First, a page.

Risks associated with moist feet:
- swap foot
- skin irritations
How salt helps relieve all these conditions:
- Blister treatment, fungus growth prevention, odor elimination — After a long day, soak your feet in a saline bath.
- Skin irritation — This could be induced by insect bites, poison ivy, or other wild elements. Rub a salt paste over the area to help relieve pain. The salt draws the toxins and oils out of the skin. The dry, clean skin allows the skin to heal faster.
Maintain oral hygiene
Living in the wild isn’t the best environment for keeping your mouth and throat clean and healthy. Various factors like the weather, stress, and a rough diet can all bring sores and irritation. Good thing salt can help with that.
How to use salt to keep your oral hygiene in check:
- Use a salt paste to brush your teeth — Use this instead of the usual charcoal toothpaste that most survivalists and explorers use.
- Mix the salt paste with baking soda — This mixture will help whiten your teeth and keep your breath fresh.
- Gargle a glass full of saline solution — for treating sores in your mouth and throat. The solution will disinfect and reduce swelling, which promotes faster healing.
Insects are called bugs for several, valid reasons:
- They can get in your bed and irritate your skin.
- They can get in your pantry and rot food.
- They can bring diseases.
So in any scenario, they need to be kept out. Good thing salt repels most insects.
How to use salt to repel insects:
- Mix salt with water in a bottle spray.
- Spray the solution in “insect hotspots” or areas around your home that are moist.
- You can also spread salt on the ground on the perimeter of your home.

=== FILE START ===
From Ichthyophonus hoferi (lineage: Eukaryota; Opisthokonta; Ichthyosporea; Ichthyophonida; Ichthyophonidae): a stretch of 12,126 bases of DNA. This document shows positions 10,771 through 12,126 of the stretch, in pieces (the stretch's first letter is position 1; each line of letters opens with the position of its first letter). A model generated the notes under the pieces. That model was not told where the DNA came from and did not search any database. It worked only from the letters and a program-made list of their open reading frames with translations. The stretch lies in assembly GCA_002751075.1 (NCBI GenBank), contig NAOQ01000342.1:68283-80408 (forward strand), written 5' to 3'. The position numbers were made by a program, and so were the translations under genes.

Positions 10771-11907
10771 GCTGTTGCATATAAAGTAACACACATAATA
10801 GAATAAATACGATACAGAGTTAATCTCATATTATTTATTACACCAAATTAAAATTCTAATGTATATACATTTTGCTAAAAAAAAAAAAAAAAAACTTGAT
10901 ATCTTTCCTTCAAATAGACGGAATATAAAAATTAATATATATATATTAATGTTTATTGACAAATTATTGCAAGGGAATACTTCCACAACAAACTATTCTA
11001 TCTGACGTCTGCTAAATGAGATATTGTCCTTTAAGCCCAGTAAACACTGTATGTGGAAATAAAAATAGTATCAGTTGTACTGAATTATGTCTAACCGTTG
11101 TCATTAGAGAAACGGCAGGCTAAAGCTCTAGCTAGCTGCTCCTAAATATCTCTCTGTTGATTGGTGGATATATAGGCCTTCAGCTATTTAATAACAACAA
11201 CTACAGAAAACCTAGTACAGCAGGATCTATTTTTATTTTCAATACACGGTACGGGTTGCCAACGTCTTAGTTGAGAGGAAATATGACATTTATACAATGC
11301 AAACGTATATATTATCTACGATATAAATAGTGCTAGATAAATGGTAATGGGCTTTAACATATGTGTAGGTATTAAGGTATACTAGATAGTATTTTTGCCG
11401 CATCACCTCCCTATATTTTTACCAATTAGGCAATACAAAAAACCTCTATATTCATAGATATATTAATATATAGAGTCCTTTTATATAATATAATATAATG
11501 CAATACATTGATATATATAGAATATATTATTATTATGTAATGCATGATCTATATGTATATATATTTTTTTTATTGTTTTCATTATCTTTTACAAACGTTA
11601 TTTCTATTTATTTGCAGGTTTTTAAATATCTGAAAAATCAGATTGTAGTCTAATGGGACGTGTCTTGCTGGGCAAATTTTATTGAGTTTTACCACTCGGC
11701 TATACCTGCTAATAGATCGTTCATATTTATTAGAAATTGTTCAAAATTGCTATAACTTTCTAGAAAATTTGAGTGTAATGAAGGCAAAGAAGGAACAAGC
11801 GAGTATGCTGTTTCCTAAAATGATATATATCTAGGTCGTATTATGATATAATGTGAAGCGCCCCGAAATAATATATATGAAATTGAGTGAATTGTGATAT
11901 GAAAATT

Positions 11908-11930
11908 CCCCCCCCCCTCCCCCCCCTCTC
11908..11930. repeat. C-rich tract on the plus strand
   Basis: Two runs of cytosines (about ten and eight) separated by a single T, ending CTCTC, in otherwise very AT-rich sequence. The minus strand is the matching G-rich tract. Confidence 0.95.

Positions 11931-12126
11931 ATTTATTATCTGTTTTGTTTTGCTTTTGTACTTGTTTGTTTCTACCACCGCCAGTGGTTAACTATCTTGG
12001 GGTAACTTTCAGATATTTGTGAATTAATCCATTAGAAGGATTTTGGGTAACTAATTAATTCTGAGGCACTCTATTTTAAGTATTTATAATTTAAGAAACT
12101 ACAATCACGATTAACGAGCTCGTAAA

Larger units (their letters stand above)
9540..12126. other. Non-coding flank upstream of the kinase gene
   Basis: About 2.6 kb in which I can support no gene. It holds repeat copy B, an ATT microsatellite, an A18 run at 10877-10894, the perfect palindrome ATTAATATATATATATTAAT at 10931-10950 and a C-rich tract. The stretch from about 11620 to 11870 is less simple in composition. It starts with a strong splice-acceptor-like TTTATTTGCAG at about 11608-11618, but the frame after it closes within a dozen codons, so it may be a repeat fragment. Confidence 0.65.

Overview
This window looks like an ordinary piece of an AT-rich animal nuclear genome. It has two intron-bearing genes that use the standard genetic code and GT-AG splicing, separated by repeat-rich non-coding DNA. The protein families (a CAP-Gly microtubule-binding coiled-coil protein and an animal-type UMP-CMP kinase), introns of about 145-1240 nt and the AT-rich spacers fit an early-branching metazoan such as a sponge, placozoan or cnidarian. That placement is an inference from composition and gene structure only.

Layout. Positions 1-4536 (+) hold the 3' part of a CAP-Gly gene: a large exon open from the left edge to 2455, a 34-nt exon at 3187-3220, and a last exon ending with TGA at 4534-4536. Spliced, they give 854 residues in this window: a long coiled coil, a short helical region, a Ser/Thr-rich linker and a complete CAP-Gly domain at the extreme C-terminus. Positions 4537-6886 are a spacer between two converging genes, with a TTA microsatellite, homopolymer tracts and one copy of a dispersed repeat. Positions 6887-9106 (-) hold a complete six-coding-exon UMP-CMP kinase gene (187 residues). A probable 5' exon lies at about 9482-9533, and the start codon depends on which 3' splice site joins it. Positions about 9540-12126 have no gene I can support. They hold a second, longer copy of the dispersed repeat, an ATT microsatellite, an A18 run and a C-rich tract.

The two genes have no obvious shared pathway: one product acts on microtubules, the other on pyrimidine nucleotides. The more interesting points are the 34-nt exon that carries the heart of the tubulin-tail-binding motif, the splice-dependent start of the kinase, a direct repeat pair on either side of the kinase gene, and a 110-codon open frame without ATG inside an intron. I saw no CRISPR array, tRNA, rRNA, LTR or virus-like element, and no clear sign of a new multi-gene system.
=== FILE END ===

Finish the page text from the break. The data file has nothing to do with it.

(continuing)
Clean cast iron
Clean water is a limited resource in the wild. It’s simply not practical to wash your dishes and cooking utensils after every meal. So in most scenarios, you’ll be using your skillets and cast iron pots again in rotation, which can bring a build-up of grime on the bottom.
Risks associated with grime:
- causes foul odor
- affects the flavor of food
- rots and can make you sick
How to use salt as an alternative to water washing:
- Rub salt paste to the bottom of the pan.
- You can add baking soda or lemon juice to the mix if you want to remove rusty materials.
- Use a clean towel to scrub the grime and food residue away.
It’s the same principle as brushing your teeth, just with a much more rigid surface. After clean up, we advise that you stow your cooking supplies and metal items in a dry place to keep them in top working condition.
Cooking your food means that unpleasant smells will stick all over your home. Especially when you’re dealing with fish.
Much of that odor comes from bacteria forming on the surface of these areas:
- the kitchen
- cutting boards
- your hands
Salt can help reduce odors by absorbing the moisture that causes foul smells. To do this:
- Rub a salt paste on the affected areas.
- Make sure to take extra care in stuffing salt inside your shoes.
- Take an extra rub down on your stinky garbage disposal.
TIPS WHEN STOCKING UP ON SALT
Hopefully, we’ve convinced you how valuable salt is and its many uses. It was a valuable commodity in the olden times, and it will be again in survival scenarios.
But before you head out to the wild, make sure to have an ample amount of this seasoning in your survival and emergency supplies. Here are a few tips so you can stock up on salt:
- Get air-tight, sealed containers.
- Find suppliers that can give you a discount for buying in bulk.
- Opt for the plain table salt variety.
Table salt lasts longer and is easier to store in huge volumes.
Do all these, and you’ll be a step ahead of everyone else.